Sponsors once a series gets going. Lessiter Media has enjoyed success with podcasts. They recently reposted one of their best ones with this intro: “In this episode of the Precision Farming Dealer podcast, ‘How We Did It: Conversations with Ag Equipment’s Entrepreneurs’ (sponsored by Osmundson Manufacturing), Executive Editor Dave Kanicki sat down with Frank, Pam and Mike Lessiter of Lessiter Media. Osmundson then gets another shout-out in the podcast’s opening.
Sponsors from the start. Some publishers have developed podcasts from scratch alongside a sponsor, Media Voices reported. “Mail Metro Media launched The Wellness Connection podcast in association with Pukka Tea, in order to leverage podcasting’s appeal to younger audiences. ‘Knowing that 71% of our audience leads a healthy lifestyle, we seized the opportunity to create a podcast and content series that would promote the product, while providing the health education that our readers love,’ Mail Metro Media said in a case study.” The series resulted in 50,000 downloads over the six episodes, with nearly 1 in 3 listeners buying Pukka teabags or searching for more information.
Good lead generation. Both Spidell and EB Medicine use their SIPAward-winning podcasts in this manner. “It’s a big lead gen and brand-building effort, and also adds value for our subscribers,” said EB Medicine CEO Stephanie Williford. [We] have “seen an increase in our renewal rates and revenue since we’ve launched it. We think it has played a significant role based on feedback we get.” One move that Spidell does to give subscribers more value is to offer them free access to transcripts. They have also done a Salvation Army Listener Drive where they contribute money for every new name that people send them.

Turning Yesterday’s Content Into Today’s Gold

One of my favorite SIPA member features continues to be MedLearn Media’s Compliance Question of the Week. There are weekly questions in six categories: Cardiology, Laboratory, Pharmacy, Radiology, Respiratory and General. So this does take some upkeep. There’s also a search function—”Looking for an answer?”—a Compliance Question Archive, and a simple SIGN UP button.

This week’s question for Radiology is: “For reporting MRA procedures, is it required to have 3-D post-processing stated in the report?” Hit READ THE ANSWER, and you get a succinct solution, with this sales addendum: “This question was answered in our Breast & Bone Density Procedure Coding Guide. For more hot topics relating to radiology services, please visit our store or call us at 1.800.252.1578, ext. 2.”

This is need-to-know content AND it builds up a comprehensive Compliance Question Archive. Their archives go back much longer than the patience I have to keep hitting “Older Posts.”

Archives can provide a useful resource for you and your audience. Here are other ideas that make use of archives.

Dig for historic value. Your institutional memory doesn’t deserve to be forgotten. There’s a good chance you have old publications with significant value, just sitting on shelves—print or digital—somewhere in a makeshift morgue. (I know I do. Who remembers Hotline?) It might be worth doing a little digitization work every once in a while to ensure that this info isn’t getting lost. Republish old ads and photos occasionally. We love nostalgia. “On this date: 1/15/1892,” Axios wrote, “James Naismith published the original rules of ‘Basket Ball’ in Triangle Magazine, a monthly journal published by Springfield College, where Naismith was a graduate student and instructor.” And if you’ve been doing this a while, 5 Years Ago on This Day or May 9 in SIPA History can make for a fun look back. (Hmmm, I should do that more.)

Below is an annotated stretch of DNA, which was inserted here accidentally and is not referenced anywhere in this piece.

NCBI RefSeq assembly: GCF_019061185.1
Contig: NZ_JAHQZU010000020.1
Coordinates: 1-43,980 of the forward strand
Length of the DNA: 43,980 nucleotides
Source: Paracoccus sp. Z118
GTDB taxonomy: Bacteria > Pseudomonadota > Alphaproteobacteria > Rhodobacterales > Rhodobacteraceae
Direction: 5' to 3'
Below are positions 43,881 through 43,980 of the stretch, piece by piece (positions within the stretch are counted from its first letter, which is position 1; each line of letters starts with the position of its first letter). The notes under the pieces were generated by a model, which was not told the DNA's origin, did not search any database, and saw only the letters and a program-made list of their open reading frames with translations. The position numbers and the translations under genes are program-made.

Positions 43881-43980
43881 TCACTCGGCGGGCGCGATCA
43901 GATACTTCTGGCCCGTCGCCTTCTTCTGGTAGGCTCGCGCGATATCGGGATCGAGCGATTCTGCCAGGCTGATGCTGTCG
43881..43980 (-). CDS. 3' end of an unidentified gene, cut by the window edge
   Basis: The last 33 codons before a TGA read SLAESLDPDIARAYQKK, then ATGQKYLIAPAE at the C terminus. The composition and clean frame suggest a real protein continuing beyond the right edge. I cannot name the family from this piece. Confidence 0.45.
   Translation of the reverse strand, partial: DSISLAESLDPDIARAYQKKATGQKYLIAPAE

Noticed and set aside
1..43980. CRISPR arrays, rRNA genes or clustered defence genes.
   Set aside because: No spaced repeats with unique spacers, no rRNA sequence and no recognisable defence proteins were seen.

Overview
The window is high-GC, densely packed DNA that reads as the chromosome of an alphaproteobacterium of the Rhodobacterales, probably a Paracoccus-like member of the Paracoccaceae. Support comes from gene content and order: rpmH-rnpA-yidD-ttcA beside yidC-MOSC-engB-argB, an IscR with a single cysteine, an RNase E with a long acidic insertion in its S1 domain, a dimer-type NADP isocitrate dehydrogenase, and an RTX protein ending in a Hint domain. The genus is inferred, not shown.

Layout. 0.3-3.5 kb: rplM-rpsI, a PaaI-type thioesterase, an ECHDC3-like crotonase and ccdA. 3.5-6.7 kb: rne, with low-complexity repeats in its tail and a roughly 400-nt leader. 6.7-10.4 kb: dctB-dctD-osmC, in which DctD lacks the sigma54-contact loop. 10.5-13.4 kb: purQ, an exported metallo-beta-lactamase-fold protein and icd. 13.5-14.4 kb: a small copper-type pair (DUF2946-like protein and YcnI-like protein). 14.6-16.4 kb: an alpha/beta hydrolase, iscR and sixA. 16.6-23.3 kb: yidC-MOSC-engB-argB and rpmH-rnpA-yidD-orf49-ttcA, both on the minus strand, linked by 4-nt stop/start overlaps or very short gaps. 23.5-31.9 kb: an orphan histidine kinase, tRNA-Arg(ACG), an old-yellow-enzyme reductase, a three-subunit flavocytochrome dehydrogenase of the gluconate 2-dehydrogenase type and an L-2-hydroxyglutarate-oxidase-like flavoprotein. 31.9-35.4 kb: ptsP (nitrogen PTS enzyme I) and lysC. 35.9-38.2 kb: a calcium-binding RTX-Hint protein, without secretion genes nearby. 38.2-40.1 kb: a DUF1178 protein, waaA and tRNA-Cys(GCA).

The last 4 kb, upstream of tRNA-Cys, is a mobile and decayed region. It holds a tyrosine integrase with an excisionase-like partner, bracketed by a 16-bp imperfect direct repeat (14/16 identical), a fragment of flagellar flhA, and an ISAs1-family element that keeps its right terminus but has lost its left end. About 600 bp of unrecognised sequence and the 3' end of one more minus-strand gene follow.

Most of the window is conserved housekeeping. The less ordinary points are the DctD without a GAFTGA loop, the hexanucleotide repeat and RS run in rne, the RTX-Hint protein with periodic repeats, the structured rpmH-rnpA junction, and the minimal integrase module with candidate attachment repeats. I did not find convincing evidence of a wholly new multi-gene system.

Use for gamification. We all like the occasional quiz—look at the ratings-bonanza Jeopardy Greatest of All Time that just took place—and your archives can be a great source of information for the questions for those quizzes. Education Week and Kiplinger both do a great job with their quizzes, and again the information piles up the more you keep doing them.

Look for evergreen content ideas. Spring Cleaning (of Your Email). Summer Reading Lists. Things to Be Thankful for at Thanksgiving.  At the start of our conferences, I’ll update and publish Making the Most of Attending Live Events and always hear from a grateful publisher who is sending someone new. Last year, a member told me about a post they had first used in 2013 offering reminders or ideas to try. “While it’s still highly relevant, it’s not exactly earth-shaking advice,” she wrote me. Yet the article received 144 likes and 45 comments from people sharing some of the advice. Five of those comments came in well after the post, so it was still resonating.

Use content from your online discussion or forum group—or your webinar Q&As. This has become one of The Washington Post’s biggest repurposing strategies. They will have one of their travel or restaurant or relationships experts do an online chat and then you’ll see some of that dialogue in the print newspaper. It actually makes for good, easy-to-read copy.

Take a quarterly look at what has resonated most. You have the analytics. Be transparent—let your audience know what your most popular posts were. We’ve been doing this for the last couple years and have received good feedback. Everyone is in a time crunch these days and is likely to miss an article here or there. It also brings attention to the moments where the content really sparked interest and revenue-generating ideas. “People forget about 90% of what they read after 12 weeks,” said Luis Hernandez, editor in chief for InvestorPlace Media. “Check your analytics and repeat your most popular posts every quarter.”

Make access to your archives a valued commodity. In 2012 Harvard Business Publishing made the decision to open archive access to subscribers on and haven’t looked back. “We heard people recognized [back] issues by covers, so we started posting images of covers [to help them find key content],” said Emily Neville-O’Neill, director of product at HBR. “We saw a 20% increase in subscription revenue right away.”